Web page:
Before computers and the Internet, fantasy role-playing games were played on a physical game board and often involved 20-sided dice. Some players even liked to physically enact their drama. With the development of computers and the Internet there have been vast improvements in game technology. Currently, there are literally hundreds of games written to run on a website independent of application code that must be installed.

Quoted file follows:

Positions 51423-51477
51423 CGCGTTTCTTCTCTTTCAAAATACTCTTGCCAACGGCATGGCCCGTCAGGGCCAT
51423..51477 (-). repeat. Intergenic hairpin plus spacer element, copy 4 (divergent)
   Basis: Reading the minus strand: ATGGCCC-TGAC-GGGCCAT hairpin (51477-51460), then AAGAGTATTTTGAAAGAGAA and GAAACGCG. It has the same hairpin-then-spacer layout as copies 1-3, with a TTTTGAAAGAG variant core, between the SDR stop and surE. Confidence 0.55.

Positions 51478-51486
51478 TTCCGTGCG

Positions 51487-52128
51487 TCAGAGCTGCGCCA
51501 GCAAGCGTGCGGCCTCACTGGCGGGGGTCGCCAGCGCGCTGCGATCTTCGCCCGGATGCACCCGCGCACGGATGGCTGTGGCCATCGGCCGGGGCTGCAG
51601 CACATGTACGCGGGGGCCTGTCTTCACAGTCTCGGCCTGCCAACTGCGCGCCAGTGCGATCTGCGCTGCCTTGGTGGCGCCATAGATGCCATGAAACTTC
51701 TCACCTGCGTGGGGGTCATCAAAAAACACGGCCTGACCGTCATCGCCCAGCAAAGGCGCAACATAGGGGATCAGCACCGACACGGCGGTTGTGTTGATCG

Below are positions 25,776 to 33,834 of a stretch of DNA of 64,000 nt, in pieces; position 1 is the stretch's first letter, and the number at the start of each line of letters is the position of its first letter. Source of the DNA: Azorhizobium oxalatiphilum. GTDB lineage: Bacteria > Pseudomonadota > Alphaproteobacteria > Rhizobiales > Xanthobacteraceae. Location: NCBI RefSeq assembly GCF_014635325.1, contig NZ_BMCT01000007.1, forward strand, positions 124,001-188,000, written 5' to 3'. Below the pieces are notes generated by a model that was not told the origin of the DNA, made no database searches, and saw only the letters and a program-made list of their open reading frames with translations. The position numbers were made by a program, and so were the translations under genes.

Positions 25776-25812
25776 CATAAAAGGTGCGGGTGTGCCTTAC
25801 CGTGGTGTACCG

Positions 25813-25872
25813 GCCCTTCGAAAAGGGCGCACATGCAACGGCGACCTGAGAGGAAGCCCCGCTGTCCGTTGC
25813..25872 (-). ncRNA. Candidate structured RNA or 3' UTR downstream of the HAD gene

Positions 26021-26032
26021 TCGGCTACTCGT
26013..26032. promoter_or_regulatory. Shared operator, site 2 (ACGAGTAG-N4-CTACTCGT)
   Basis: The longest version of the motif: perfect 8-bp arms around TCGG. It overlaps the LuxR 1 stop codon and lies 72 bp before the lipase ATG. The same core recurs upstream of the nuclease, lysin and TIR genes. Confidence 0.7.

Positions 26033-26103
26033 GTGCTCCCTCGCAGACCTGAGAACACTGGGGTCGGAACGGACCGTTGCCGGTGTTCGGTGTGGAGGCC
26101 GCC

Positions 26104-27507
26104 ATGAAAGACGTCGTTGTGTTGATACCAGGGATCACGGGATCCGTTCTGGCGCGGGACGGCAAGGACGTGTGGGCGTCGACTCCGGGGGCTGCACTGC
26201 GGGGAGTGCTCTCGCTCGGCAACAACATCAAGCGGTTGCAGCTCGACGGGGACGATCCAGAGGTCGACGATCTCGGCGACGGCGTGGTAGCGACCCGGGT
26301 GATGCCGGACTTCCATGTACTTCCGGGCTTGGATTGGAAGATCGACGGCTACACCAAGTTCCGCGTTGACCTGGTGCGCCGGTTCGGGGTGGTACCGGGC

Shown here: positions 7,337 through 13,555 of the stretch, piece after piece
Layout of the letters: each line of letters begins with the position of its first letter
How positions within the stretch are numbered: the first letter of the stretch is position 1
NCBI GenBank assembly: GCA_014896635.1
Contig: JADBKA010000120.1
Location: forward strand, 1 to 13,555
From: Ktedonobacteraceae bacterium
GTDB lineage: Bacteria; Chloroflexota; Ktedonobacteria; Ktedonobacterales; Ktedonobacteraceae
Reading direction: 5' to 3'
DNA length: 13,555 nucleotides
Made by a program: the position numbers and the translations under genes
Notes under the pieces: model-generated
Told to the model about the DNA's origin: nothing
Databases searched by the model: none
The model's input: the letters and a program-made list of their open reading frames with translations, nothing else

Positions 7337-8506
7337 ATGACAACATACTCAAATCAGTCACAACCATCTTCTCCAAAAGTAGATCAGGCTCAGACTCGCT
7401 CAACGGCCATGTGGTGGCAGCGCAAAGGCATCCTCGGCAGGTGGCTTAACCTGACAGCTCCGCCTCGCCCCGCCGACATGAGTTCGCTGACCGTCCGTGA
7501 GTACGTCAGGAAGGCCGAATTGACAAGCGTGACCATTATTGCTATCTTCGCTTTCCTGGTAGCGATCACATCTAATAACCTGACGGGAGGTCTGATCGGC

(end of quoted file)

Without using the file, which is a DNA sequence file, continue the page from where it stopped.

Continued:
MUD is an acronym which stands for "Multiple User Dungeon" and is now somewhat synonymous with the more popular term, RPG. A RPG (role-playing game) is a game genre where the player controls the actions of a protagonist (or several adventuring party members) immersed in a fictional world. Many role-playing video games have origins in pen-and-paper role-playing games, such as Dungeons & Dragons, and use much of the same terminology, settings and game mechanics. Other major similarities with pen-and-paper games include developed story-telling and narrative elements, player character development, complexity, as well as replay-ability and immersion. The electronic medium removes the necessity for a game-master and increases combat resolution speed. RPGs have evolved from simple text-based console-window games into visually rich 3D experiences. A common criteria for whether a game is an "RPG" is whether the game has a complex storyline, and whether the character goes through different places, fighting bosses and communicating with both friends and enemies.